ALS Drug Target Uncovered Through CRISPR Approach
Several genes observed to protect against neuronal toxicity caused by amyotrophic lateral sclerosis.
Through gene editing, researchers may have determined key genetic drivers of amyotrophic lateral sclerosis (ALS), according to a study published by Nature Genetics.
These findings may aid in the development of novel therapeutic targets and represents significant progress towards a cure for the neurodegenerative disease.
ALS impacts how the brain communicates with the body, which makes day-to-day activities difficult. Like other similar conditions, ALS features abnormal aggregates of proteins that cause toxicity to the brain.
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Although the protein aggregates are thought to be toxic to neurons, the process of cell death in ALS is unknown, according to the authors.
“These toxic protein aggregates are what’s likely driving the pathology in the disease, but no one really knows how they cause neuronal cell death. That’s really what we wanted to probe in this study,” said senior author Aaron Gitler, PhD.
In the new study, the authors used CRISPR-Cas9 gene-editing technology to find genes that defend neurons against toxic protein clumps. This investigation resulted in a better understanding of the disease and potential drug targets.
It was previously known that mutations of the C9orf72 gene are common among patients with ALS. In these patients, mutated C9orf72 contains a large segment of DNA that repeats itself. When eroded, the mutated gene is turned into rogue proteins that impact neurons and lead to cell death, according to the authors.
“In a healthy person, you might see 10 to 20 of these DNA repeats,” said co-lead author Michael Haney. “But in ALS, they expand to hundreds or even thousands of repeated segments, and that’s the template for the production of these toxic proteins.”
The goal of the study was to determine how the toxic proteins target healthy neurons and whether there are other genes that protect the brain against the proteins.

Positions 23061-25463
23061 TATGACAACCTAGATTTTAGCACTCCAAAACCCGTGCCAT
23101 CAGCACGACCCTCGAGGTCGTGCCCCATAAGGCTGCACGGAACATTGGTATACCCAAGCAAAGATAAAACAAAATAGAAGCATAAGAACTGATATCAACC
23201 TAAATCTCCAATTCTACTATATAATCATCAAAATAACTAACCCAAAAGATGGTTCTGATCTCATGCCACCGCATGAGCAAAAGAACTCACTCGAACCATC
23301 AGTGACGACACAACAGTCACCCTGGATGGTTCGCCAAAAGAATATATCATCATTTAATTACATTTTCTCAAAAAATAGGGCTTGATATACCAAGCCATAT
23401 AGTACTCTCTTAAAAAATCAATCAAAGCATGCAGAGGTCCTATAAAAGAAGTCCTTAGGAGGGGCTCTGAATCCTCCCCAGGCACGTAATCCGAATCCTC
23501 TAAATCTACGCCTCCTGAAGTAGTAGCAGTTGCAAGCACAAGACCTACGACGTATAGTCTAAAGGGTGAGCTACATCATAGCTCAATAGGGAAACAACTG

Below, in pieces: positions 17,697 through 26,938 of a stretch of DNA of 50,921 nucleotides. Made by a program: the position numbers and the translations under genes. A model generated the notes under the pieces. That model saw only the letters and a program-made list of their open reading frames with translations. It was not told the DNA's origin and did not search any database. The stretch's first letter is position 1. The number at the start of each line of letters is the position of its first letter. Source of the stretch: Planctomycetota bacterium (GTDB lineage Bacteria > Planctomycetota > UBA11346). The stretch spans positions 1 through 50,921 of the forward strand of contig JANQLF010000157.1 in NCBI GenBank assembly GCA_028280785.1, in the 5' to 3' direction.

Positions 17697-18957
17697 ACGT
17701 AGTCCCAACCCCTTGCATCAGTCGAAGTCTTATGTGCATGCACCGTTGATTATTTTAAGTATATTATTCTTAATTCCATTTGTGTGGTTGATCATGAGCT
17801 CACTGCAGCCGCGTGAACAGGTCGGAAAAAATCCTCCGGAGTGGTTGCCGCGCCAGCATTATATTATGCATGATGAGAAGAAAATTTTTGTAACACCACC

The researchers conducted genomewide screening, in which CRISPR-Cas9 was used to change the function of every human gene. They used the approach to determine gene knockouts that could increase toxicity or prevent it, according to the study.
After knocking out every gene and comparing toxicity of ALS proteins in cells, the authors discovered 200 genes that either protected against toxic cells or make it more vulnerable, according to the study.
Two follow-up knock out screenings in mouse neurons indicated that several genes elicited strong protection against ALS, according to the authors.
The analysis revealed that one gene blocks the entrance through which toxic ALS proteins enter the cell to corrupt it.
There was another gene that was able to stave off neural death. The gene codes for Tmx2, and when depleted, nearly 100% of the neurons survived, according to the study. Comparatively, only 10% of normal cells survived.
“We could imagine that Tmx2 might make good drug target candidate,” Haney said. “If you have a small molecule that could somehow impede the function of Tmx2, there might be a therapeutic window there.”
The new findings suggest that Tmx2’s may modulate genes that spark cell death, according to the authors.
This is the first time that CRISPR has been used to investigate a neurodegenerative disease. The authors are currently using the approach to determine additional causes of ALS and other conditions characterized by protein aggregates such as Huntington’s, Parkinson’s, and Alzheimer’s diseases.
“We’re still in early phases, but I think figuring out exactly what Tmx2 normally does in a cell is a good place to start—that would hint at what functions are disturbed when these toxic species kill the cell, and it could point to what pathways we should look into,” said co-lead author Nicholas Kramer.